Holly: It’s nice to be able to contribute to such a rich resource for journalists across the country and beyond. I felt the weight of needing to get it right.

The process itself wasn’t particularly glamorous. It was a lot of work inside a Word document, copying and pasting things and using commenting features. And then going through it all over and over again trying to catch errors.

Kelsey: Tell more about the process. How long did new updates take to figure out?

David: It was about three months at least of hard work for us, and a lot of that time was spent getting into the weeds on certain issues.

Holly: I’ve never done anything like this before, so I had to figure out simple things like what format to work in and how to get all of our expert input together in one place so we could go in and make decisions.

I just started copying the religion chapter as it was and added these comments, noting where they wanted to add a new entry. Once that was all in, David and I went through each one.

Then we returned the document to a few staff members. We just continued to add comments and considerations to the master document.

We finally shared it with Paula Froke, the AP Stylebook expert, who helped us further and put the document into Stylebook format.

David: Some of the relatively secondary entries were extremely complicated. Describing the history of the Anabaptists or Eastern Rite churches was difficult enough that one almost wondered if it was worth the effort.

In contrast, some of our favorite entries only had one or two sentences, like trying to advise people against using the word cult. Same with denomination entry. We weren’t dictating; we were just saying that there are some denominations that don’t like that label, so think about that when you use that word.

And then one of my favorites was the word devotee. The entry says think again before you use it, because it means different things to different people. Find another word since it is not a very precise word.

We love these short entries that get people thinking.

Kelsey: Other favorite starters?

Holly: I think I’m very excited to add the Sikhism entry to the Stylebook. As discussed, it’s hard to believe we didn’t have that in there, so it’s really special to include it.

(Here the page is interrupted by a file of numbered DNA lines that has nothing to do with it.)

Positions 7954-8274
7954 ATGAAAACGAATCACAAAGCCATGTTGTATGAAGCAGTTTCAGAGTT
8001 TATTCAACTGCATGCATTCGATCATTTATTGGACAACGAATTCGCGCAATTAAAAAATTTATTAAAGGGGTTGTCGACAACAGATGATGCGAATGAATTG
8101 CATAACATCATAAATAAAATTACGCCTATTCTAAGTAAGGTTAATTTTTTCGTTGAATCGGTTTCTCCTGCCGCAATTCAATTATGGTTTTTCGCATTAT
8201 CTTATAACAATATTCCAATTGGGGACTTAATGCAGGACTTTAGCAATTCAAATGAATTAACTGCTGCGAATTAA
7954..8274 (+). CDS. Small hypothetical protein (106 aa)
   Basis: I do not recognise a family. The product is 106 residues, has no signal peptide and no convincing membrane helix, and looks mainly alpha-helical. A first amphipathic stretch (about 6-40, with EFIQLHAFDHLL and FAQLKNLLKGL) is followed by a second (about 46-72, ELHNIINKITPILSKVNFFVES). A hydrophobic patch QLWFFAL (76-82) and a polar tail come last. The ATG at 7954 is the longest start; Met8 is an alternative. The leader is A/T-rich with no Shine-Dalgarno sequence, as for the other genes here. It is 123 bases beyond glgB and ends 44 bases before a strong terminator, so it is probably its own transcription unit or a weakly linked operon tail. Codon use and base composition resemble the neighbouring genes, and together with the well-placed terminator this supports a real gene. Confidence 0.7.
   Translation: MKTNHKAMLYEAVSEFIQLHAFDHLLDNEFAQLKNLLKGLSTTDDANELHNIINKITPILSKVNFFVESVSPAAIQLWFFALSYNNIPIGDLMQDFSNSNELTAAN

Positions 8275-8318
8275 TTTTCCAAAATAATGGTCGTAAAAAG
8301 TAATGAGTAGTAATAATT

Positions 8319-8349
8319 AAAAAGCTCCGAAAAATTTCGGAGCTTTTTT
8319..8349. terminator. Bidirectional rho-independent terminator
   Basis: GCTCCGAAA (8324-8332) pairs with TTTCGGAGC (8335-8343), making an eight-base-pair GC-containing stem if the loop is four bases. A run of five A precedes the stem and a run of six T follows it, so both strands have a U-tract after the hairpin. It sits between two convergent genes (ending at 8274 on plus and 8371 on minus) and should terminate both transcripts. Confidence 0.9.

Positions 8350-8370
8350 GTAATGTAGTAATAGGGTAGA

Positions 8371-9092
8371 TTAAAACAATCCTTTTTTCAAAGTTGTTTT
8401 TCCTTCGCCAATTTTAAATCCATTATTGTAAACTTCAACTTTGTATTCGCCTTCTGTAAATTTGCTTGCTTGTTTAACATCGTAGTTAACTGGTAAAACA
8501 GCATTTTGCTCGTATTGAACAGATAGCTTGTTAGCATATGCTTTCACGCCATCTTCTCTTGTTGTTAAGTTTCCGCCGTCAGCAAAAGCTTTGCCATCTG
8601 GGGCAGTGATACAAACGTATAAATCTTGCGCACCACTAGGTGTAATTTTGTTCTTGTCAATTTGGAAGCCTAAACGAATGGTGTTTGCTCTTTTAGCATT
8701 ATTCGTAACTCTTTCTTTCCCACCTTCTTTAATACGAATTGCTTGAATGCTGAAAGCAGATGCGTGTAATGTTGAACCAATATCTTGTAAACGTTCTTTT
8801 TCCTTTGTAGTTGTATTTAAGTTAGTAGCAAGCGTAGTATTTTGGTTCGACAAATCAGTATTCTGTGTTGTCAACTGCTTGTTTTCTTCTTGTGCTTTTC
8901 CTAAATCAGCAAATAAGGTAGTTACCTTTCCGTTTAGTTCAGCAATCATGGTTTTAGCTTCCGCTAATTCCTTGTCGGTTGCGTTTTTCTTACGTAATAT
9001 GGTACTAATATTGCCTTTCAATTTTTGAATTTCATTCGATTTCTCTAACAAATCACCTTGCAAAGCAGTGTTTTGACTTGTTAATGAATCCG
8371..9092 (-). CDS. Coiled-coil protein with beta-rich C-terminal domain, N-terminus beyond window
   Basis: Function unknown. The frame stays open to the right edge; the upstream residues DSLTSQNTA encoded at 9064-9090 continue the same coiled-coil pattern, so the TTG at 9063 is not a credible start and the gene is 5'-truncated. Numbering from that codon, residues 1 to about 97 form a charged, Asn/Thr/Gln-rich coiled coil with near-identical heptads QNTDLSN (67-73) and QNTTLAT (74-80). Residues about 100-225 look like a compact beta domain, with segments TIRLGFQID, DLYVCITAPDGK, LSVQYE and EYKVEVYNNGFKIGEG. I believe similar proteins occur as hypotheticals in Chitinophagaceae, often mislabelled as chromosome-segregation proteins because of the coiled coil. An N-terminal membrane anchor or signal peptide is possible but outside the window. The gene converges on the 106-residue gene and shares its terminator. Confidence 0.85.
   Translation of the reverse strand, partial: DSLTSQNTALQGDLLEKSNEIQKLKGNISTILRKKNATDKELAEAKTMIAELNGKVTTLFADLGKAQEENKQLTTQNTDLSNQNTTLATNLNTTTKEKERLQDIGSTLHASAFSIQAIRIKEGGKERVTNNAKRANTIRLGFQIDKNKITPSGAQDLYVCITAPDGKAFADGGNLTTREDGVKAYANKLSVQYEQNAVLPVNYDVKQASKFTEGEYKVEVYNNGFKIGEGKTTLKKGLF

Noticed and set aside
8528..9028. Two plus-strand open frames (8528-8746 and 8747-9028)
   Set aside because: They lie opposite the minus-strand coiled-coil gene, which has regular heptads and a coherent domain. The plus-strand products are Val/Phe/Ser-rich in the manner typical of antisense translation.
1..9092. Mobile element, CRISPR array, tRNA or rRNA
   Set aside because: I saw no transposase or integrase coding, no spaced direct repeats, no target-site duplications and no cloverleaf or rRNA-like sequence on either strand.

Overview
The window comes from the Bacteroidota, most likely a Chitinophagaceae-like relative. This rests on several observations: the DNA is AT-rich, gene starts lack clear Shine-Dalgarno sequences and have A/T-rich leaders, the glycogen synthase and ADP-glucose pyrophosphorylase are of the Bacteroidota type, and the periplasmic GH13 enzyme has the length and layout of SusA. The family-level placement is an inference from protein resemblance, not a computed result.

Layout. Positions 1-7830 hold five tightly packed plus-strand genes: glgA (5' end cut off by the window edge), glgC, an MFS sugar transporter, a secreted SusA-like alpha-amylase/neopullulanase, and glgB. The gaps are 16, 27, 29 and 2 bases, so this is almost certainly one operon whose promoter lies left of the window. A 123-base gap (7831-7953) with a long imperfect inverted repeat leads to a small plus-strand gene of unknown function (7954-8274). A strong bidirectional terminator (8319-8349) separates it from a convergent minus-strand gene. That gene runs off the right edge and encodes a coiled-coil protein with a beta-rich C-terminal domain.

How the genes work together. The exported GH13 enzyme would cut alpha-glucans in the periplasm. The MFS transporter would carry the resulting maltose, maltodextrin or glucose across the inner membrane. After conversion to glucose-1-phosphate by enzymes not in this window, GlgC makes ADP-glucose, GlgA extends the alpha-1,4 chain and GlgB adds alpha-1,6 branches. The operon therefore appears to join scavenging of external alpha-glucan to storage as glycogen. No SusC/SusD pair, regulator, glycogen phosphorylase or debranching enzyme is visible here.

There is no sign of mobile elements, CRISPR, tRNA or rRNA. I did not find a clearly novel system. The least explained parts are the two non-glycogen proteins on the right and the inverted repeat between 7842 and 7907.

My other favorite is the one that (AP reporter) Deepa Bharath added – the Diwali entry. It’s cool that every person who looked at the document found different things that were missing.

David: We were happy to add Haredi/Haredim, which is what ultra-Orthodox Jews use to describe themselves. They don’t really like the term “ultra-Orthodox”.

Note: The new print edition of the AP Stylebook, which comes out June 1, is dedicated to Rachel Zoll, a longtime AP religious reporter who died in 2021. David Crary wrote a nice memory of her last May.

Fresh off the press

Americans are wary of religious objectors. But they don’t want them fired

Term of the week: Shacharit

Shacharit refers to morning prayers that are part of Jewish tradition. They take place just after dawn and last between 30 and 40 minutes when recited in groups, according to Religion News Service.

The timing is notable in light of the Senate’s passage last month of a bill that would make daylight saving time permanent. Jews argue that such a change in policy – ​​which would lead to later sunsets across much of the country – would disrupt their religious practices and complicate their relationship with their employers.

“It will affect our religious life, our professional life and our family life,” Rabbi Abba Cohen, vice president of government affairs for Agudath Israel of America, told Religion News Service. “If corporate and personal prayers start after 8 a.m., how will people get to work at 9 a.m. or earlier?”

What I read…

After its recent defeat in the Supreme Court, the Texas Department of Criminal Justice has taken a new approach to requests for religious accommodation from death row inmates. The Associated Press released the details in an article last week.

Ethan Bauer’s family fled Cuba more than 50 years ago. Earlier this year he was able to return to the country and see what they left behind. Don’t miss her beautiful reflection on her journey, which appears in the April issue of Deseret Magazine.

Members of various faith groups rallied outside the Supreme Court last week in support of Justice Ketanji Brown Jackson. Participants argued that she was the right choice for the court and a champion of religious pluralism, according to Religion News Service. The Senate is expected to vote on Jackson’s nomination by mid-April.

I came across a column this week about an uncomfortable truth: Following the Ten Commandments doesn’t necessarily mean you’ll be a good person. “Of course, covetousness is bad. Theft, adultery, murder – the worst. But I spend most of my life doing none of that and at best I get a C for being a good person,” Jim McDermott wrote for America magazine in an article calling for an 11th Commandment.


First, the New York Public Library System announced that it was waiving all late fees. Then the unexpected books, DVDs and letters poured in.